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Date

3-6-2015

Description

Transit signal priority (TSP) is designed to reduce delay for transit vehicles through signalized intersections. For an existing TSP system, it is important to assess how timely and effective TSP phases are granted to buses that request priority. It is also necessary to evaluate the time savings and delays for buses and other vehicles as a result of TSP phases. However, due to the lack of disaggregated and integrated transit, traffic and signal phase data, previous studies have not investigated the TSP performance at the phase level. This study collects and integrates three archived databases: bus automatic vehicle location (AVL) and automatic passenger count (APC) data, intersection signal phase log data, and vehicle count data. Based on the integrated database, this research proposes innovative and useful performance measures to assess the timeliness and effectiveness of TSP phases to buses that request priority. This study also evaluates the time savings and delays to buses and other vehicles on major and minor streets. Results show that TSP performance varies significantly across intersections. On average, most of the TSP phases were granted timely to buses that request priority, but only a few of them were effective. Early green phases are more effective than green extension phases because too many green extension phases were granted late. For each early green phase, the total passenger time savings for buses and other vehicles on major streets is much higher than the delay to vehicles on minor streets. However, for each green extension phase, the total time savings on major streets is almost equal to the total delay on minor streets.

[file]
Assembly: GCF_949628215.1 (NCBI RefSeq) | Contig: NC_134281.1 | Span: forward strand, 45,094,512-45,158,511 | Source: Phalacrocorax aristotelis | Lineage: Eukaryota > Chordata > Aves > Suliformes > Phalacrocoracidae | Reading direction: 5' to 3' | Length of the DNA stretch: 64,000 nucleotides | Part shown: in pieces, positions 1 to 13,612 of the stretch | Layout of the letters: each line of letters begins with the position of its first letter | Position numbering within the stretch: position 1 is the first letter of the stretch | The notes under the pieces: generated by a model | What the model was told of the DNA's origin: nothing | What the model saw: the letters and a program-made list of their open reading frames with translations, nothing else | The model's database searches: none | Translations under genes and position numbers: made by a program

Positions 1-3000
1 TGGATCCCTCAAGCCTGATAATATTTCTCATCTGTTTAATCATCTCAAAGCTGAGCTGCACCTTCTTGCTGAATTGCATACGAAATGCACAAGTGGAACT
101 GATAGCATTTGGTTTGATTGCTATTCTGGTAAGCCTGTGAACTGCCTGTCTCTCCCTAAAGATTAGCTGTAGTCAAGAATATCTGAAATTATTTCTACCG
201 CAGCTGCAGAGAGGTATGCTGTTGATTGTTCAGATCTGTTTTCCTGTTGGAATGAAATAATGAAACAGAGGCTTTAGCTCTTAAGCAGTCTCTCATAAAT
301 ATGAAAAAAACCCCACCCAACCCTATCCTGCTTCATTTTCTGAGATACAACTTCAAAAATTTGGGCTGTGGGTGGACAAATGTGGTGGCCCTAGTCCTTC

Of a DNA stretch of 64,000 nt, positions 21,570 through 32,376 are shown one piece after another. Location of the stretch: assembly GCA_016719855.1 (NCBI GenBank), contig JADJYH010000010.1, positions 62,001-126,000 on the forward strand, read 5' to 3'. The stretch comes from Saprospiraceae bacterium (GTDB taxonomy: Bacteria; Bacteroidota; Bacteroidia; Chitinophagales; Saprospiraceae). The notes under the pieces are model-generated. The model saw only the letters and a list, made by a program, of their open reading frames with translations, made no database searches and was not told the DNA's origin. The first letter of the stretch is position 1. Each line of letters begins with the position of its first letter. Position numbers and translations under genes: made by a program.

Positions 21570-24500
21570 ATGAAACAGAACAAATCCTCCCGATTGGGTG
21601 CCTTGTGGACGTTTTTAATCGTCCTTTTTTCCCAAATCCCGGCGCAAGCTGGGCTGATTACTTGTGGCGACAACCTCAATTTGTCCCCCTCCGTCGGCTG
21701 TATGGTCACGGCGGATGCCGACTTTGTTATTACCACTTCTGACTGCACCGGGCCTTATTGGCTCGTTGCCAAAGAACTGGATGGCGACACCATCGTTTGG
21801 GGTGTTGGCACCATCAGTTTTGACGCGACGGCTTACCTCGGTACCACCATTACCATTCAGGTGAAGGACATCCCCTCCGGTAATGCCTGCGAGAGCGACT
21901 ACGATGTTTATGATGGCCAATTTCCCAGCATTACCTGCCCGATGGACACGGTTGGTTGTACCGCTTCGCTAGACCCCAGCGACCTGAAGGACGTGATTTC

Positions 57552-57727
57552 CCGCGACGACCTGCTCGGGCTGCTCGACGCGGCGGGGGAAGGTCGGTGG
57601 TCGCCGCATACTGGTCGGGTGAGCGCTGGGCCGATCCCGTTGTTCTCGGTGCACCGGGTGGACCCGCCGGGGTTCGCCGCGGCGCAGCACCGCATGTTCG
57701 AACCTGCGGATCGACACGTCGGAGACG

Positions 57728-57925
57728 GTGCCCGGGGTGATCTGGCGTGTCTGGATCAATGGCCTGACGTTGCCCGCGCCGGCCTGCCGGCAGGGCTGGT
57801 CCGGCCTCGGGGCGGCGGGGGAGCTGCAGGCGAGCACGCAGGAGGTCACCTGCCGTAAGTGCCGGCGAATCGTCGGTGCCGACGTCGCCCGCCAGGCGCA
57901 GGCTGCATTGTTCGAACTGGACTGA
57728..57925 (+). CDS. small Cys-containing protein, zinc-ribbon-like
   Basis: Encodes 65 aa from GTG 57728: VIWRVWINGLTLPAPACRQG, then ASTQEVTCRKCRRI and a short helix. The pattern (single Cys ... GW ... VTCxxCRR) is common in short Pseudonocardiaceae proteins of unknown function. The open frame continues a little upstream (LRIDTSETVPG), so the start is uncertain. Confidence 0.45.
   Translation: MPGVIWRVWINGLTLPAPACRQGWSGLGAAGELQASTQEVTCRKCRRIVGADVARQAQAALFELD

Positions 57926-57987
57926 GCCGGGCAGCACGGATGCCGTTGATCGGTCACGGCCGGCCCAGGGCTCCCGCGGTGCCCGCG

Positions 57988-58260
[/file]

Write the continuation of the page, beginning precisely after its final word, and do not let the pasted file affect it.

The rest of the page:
Biographical

Wei Feng is a performance analyst at Chicago Transit Authority. He is a PSU alumnus; he graduated from the Transportation Engineering program here at PSU. His research interests include public transit service reliability, intelligent transportation systems and freight transportation. Currently, he mainly focuses on analyzing factors that affect transit service reliability and strategies to improve service reliability.

Wei Feng's seminar is sponsored by the NITC visiting scholar program.

Subjects

Intelligent transportation systems -- Oregon, Local transit -- Technological innovations -- Oregon, Travel time (Traffic engineering), Traffic signal control systems, Transit traffic, Intelligent control systems

Disciplines

Transportation | Urban Studies | Urban Studies and Planning

Persistent Identifier

http://archives.pdx.edu/ds/psu/18244

Empirical Evaluation of Transit Signal Priority through Fusion of Heterogeneous Transit and Traffic Signal Data and Novel Performance Measures

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